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HC raps police over 'arbitrary' arrest of cartoonist Aseem Trivedi

Friday, 14 September 2012 - 1:34pm IST Updated: Friday, 14 September 2012 - 5:00pm IST | Place: Mumbai | Agency: PTI
The court also said it intended to lay down guidelines for application of the pre-Independence law to ensure that liberties guaranteed to citizens in a civil society are not encroached.

Dubbing the arrest of cartoonist Aseem Trivedi on the charge of sedition as "arbitrary" and on "frivolous" grounds, the Bombay High Court today said it breached his freedom of speech and expression.

The court also said it intended to lay down guidelines for application of the pre-Independence law to ensure that liberties guaranteed to citizens in a civil society are not encroached.

"How can you (police) arrest people on frivolous grounds? You arrest a cartoonist and breach his liberty of freedom of speech and expression," a division bench of justices D Y Chandrachud and Amjad Sayyed said, voicing strong displeasure over the arrest of Kanpur-based cartoonist whom it had granted bail two days back.

The Kanpur-based cartoonist, arrested last Saturday, was released on Monday after the high court granted him bail amid mounting public outcry.

Observing that Trivedi's arrest was prima facie "arbitrary", the court said, "We have one Aseem Trivedi who was courageous enough to raise his voice and stand against this, but what about several others whose voices are shut by police."

The court was hearing a PIL filed by a lawyer Sanskar Marathe against Trivedi's arrest, which he described as "illegal, bad in law, and unjustified".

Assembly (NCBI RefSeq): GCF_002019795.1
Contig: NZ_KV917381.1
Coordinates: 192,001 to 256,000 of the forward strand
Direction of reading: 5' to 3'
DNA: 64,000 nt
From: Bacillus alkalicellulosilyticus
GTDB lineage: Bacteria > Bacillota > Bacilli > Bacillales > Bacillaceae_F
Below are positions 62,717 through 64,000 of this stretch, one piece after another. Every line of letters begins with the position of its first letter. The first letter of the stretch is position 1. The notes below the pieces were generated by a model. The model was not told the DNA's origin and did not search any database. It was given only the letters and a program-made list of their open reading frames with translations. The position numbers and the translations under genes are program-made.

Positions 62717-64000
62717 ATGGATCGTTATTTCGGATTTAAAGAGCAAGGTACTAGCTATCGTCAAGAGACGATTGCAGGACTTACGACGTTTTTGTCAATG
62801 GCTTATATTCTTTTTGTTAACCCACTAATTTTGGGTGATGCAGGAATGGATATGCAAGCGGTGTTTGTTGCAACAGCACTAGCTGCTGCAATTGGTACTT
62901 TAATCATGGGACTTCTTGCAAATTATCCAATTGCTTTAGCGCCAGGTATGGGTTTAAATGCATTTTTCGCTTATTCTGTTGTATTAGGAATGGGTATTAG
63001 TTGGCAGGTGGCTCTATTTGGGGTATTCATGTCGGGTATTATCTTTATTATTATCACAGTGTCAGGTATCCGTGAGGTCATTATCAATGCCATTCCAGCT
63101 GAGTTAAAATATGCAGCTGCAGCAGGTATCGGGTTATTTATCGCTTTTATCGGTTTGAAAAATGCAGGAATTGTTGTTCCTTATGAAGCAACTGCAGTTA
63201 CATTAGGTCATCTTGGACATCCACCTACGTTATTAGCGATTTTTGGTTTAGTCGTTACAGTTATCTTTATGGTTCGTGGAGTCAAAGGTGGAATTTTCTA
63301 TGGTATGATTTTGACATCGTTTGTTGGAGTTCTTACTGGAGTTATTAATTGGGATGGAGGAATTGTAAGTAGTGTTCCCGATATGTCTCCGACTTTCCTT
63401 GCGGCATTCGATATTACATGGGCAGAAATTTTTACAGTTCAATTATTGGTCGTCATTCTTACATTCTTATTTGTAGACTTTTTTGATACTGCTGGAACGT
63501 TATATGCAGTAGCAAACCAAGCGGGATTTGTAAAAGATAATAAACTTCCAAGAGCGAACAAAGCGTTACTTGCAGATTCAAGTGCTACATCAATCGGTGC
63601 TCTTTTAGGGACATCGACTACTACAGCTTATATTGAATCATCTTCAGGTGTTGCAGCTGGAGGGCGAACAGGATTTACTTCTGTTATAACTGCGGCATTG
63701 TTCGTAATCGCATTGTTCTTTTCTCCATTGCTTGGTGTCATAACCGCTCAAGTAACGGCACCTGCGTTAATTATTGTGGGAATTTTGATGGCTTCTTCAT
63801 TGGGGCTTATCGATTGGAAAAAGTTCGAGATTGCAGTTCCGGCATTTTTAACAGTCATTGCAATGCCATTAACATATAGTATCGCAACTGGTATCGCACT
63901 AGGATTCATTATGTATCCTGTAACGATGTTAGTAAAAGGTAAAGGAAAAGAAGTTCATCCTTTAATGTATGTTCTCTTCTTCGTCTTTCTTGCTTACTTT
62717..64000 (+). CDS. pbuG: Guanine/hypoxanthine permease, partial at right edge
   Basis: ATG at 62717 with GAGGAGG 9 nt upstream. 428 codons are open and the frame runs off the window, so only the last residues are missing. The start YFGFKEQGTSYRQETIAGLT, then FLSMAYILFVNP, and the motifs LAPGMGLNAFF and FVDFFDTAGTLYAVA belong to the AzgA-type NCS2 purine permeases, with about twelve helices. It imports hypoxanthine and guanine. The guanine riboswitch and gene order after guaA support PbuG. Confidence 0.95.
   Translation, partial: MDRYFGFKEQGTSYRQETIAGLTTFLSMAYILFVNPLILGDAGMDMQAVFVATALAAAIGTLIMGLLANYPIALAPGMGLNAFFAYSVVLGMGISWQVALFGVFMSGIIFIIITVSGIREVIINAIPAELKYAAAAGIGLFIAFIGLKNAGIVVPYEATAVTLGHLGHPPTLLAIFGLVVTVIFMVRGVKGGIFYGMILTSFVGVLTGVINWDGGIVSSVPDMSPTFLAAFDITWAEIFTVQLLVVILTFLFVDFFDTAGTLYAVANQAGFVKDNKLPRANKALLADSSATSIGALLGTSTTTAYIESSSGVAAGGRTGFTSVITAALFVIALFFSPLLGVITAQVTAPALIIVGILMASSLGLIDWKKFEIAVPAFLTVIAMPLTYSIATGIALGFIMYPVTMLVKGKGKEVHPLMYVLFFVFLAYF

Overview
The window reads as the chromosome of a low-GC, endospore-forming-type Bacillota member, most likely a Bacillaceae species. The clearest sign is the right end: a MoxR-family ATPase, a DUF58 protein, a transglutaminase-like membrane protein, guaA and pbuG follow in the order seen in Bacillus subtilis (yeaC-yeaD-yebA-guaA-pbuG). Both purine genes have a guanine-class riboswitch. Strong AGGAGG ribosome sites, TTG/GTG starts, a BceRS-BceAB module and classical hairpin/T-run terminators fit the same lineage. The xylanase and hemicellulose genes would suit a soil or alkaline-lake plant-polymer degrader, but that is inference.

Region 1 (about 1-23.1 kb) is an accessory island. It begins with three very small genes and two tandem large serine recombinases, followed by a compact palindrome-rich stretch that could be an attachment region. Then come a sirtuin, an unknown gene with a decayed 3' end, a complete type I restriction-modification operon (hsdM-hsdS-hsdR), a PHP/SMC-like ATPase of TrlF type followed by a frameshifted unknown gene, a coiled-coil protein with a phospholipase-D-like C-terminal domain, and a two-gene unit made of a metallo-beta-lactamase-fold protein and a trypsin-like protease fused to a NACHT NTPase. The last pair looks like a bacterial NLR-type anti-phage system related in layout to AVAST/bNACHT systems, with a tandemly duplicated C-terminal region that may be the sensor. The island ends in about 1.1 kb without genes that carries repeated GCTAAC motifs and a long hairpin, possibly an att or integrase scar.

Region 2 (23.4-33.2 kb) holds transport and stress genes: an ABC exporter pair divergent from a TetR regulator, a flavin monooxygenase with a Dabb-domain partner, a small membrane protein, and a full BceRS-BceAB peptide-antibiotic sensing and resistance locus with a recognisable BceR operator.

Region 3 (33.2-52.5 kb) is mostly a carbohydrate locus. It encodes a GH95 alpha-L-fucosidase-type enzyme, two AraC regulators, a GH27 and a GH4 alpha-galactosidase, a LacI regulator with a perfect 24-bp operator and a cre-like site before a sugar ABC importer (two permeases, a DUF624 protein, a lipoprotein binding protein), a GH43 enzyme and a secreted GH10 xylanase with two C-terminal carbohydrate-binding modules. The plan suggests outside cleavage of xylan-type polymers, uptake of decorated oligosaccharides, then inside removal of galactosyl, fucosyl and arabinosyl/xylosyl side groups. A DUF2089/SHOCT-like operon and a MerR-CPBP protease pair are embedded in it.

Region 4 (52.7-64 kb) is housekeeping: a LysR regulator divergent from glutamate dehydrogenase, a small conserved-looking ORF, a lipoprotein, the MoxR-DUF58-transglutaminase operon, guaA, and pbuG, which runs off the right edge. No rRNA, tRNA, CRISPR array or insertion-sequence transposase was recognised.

Noting that the law governing sedition was a pre- Independence provision in the statute book when government wanted protection from citizens, the bench said it intended to lay "parameters" for its application to check misuse.

"If there are no parameters there will be serious encroachment of a person's liberties guaranteed to him in a civil society," the bench said.

Demanding that the police satisfy the court regarding the justification for applying the provisions of section 124 A of IPC relating to sedition in Trivedi's case, the court asked the police to file a comprehensive affidavit by October 12 detailing reasons for its application.

"Today you attacked a cartoonist, tomorrow you will attack a filmmaker and then a writer. We live in a free society and everyone has freedom of speech and expression," the court observed.

"What is the government's stand now? Does it intend to drop the charge? Someone has to take political responsibility for this. Why did the police not apply its mind before arresting him on sedition charges," the court wanted to know.

Appearing for the government facing criticism over Trivedi's arrest, additional public prosecutor Jayesh Yagnik told the court the Assistant Commissioner of Police probing the case was in a meeting with the law and judiciary department to ascertain maintainability of sedition charge against the cartoonist.

The court added Trivedi as respondent in the PIL.

Advocate Mihir Desai appearing for Trivedi told the court he would file an affidavit seeking to quash the case on the next date of hearing.

Trivedi was arrested on September 8 on the basis of a complaint filed in December by a member of Republican Party of India Amit Katarnayea, who had alleged that the latter had put up banners mocking the Constitution during Anna Hazare's rally held last year at the Bandra Kurla Complex. It was also alleged that he had put obscene content on his website.

He was on Monday remanded in judicial custody till September 24, after police said they no longer required his custody and Trivedi refused to seek bail. However, the high court granted him bail while hearing Marathe's PIL two days later.

The city police had come under fire over Trivedi's arrest from activists and politicians including BJP leader L K Advani, who equated it with conditions reminiscent of Emergency.


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